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From: John Max Skaller (skaller_at_[hidden])
Date: 2001-05-28 16:57:27

joel de guzman wrote:

> Yet, trivial applications does not necessitate the need for ASTs. That's
> the reason for the existence of simplified semantic Action(s) in Spirit.

        No. You need 'executable' statements to actually build ASTs.
Otherwise, the parser has to build a parse tree, which is then
processed to produce an AST. The latter process is fragile,
since it must map parse tree nodes, which must be named after
the production they represent. So there is a strong reason
to put the rules that map the concrete syntax to abstract
syntax _inside_ the grammar, and build the AST directly
when parsing. Which _requires_ syntax directed translation
rules, that is, 'semantic actions'.

        This need is much less for a meta-grammar like EBNF,
where the productions can more directly represent abstract
syntax. The metagrammar isn't cluttered with dummy
productions for iteration, options, etc. So, if you have
a high enough level 'grammar', decoupling the semantic
actions becomes more viable.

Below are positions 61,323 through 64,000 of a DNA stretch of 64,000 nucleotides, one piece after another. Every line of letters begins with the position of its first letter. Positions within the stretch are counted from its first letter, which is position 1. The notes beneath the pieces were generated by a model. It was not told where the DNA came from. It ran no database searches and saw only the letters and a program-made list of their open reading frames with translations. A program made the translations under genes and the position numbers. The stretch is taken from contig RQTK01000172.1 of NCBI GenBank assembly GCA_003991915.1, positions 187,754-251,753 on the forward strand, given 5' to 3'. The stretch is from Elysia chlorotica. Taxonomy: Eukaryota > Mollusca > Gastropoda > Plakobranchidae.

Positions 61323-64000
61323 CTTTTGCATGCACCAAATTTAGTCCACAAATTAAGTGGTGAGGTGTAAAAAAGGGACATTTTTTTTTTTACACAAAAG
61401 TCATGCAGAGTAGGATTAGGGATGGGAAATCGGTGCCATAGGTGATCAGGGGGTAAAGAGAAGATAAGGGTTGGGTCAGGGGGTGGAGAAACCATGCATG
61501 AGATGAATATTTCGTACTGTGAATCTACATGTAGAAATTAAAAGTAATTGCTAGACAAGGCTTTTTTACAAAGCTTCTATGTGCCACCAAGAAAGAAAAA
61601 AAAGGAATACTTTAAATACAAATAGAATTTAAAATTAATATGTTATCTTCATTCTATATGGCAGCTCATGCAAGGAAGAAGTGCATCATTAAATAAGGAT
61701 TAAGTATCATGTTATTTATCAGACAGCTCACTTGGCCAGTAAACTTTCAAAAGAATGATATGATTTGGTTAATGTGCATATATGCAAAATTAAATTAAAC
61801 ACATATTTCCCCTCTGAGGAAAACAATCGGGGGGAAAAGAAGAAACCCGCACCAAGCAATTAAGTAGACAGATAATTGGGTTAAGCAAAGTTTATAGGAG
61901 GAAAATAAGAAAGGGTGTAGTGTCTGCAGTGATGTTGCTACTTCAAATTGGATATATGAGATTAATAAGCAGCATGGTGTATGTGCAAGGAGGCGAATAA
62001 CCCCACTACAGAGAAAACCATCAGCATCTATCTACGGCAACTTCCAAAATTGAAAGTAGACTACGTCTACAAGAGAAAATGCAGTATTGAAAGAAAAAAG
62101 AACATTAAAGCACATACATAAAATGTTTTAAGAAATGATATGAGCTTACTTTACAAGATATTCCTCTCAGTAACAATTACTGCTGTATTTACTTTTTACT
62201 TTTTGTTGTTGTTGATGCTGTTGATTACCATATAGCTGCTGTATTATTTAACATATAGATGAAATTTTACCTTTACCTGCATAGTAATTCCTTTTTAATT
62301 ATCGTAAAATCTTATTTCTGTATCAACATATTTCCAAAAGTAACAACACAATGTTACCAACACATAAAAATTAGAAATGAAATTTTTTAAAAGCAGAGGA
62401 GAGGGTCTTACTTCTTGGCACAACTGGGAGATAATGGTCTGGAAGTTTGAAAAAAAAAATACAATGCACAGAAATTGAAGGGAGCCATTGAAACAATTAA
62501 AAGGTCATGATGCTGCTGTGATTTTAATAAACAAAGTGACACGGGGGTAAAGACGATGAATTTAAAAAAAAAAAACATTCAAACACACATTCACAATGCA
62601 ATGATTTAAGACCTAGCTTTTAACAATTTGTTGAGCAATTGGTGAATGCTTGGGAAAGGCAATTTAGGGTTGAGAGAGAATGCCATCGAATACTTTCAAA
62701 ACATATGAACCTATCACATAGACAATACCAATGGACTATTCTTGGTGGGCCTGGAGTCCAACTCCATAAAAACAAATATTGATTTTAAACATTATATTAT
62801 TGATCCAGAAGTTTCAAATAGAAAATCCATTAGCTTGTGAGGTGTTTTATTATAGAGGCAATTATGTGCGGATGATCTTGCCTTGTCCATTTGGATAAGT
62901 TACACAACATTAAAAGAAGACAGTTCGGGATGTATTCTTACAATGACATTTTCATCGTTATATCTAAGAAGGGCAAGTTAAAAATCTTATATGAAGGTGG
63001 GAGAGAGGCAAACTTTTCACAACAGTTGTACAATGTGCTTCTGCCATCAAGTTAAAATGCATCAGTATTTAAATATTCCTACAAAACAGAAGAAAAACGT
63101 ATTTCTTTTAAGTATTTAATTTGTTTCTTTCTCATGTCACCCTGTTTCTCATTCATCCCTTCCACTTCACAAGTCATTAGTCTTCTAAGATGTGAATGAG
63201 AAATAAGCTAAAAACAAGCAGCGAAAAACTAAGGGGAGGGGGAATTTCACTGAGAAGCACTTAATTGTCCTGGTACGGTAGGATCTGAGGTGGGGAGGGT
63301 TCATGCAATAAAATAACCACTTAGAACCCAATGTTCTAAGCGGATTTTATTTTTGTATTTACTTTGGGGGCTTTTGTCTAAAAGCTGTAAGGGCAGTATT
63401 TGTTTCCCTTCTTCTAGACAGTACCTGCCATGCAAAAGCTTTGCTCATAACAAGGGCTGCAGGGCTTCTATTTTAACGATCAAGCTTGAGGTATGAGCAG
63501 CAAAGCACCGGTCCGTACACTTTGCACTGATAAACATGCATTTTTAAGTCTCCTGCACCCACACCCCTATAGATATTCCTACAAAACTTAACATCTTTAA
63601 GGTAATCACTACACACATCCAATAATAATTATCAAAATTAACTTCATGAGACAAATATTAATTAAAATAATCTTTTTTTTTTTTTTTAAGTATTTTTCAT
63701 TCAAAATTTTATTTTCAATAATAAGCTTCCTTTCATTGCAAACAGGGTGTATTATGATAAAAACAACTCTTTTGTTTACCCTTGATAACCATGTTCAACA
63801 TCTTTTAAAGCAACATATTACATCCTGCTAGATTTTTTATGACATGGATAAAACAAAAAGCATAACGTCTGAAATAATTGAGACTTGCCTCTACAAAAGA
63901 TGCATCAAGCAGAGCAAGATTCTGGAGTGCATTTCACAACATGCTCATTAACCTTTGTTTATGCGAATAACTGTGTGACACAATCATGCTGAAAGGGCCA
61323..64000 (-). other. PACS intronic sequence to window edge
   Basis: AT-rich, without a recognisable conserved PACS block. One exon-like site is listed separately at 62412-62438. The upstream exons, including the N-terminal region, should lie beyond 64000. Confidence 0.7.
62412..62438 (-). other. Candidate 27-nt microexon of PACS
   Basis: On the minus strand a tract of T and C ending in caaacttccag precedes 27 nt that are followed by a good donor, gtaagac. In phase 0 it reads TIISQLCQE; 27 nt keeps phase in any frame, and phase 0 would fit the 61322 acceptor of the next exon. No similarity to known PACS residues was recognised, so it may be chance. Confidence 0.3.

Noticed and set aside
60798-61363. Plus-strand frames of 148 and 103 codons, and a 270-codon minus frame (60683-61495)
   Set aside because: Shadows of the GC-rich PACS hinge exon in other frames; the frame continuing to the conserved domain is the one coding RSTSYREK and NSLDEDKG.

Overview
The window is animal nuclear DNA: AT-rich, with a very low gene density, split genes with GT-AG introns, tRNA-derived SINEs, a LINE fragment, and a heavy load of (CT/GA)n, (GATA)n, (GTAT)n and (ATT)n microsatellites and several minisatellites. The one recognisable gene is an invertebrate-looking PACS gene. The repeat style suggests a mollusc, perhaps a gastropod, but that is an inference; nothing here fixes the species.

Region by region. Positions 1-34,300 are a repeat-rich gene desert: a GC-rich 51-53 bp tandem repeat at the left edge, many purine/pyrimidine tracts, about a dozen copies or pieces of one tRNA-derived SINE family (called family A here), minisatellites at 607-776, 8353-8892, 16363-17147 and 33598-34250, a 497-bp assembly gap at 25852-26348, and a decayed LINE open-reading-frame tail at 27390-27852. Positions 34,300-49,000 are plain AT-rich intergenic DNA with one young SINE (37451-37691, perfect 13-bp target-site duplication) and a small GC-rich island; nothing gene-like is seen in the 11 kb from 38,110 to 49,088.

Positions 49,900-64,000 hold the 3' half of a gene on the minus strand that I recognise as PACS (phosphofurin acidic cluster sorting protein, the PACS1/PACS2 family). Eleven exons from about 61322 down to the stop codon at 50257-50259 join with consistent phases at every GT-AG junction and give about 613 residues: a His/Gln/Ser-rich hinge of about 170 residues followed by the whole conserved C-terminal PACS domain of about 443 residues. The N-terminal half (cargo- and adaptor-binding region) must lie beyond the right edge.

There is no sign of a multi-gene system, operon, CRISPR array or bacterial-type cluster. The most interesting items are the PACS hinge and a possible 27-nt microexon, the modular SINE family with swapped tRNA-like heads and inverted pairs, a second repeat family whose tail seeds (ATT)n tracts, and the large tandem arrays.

In the Felix parser, a lot of the semantic
actions do nothing but build lists for T* forms, etc.

        The Vyper parser, OTOH, was a nightmare!
Vyper is a Python interpreter [it executes AST's directly]
Trying to model the simple Python metagrammar as
an LL(1) grammar proved impossible. The actual parser reads a
doctored token stream which is built by something
like 10 pre-processing passes. Trickery is used
for some nasty cases (especially trailing commas).

        The problem here is NOT performance: the thing
is lightning fast, despite all the passes over the
token stream. The problem is that the whole apparatus
is fragile: it took longer to get right than the
AST interpreter!

John (Max) Skaller, mailto:skaller_at_[hidden]
10/1 Toxteth Rd Glebe NSW 2037 Australia voice: 61-2-9660-0850
checkout Vyper
download Interscript

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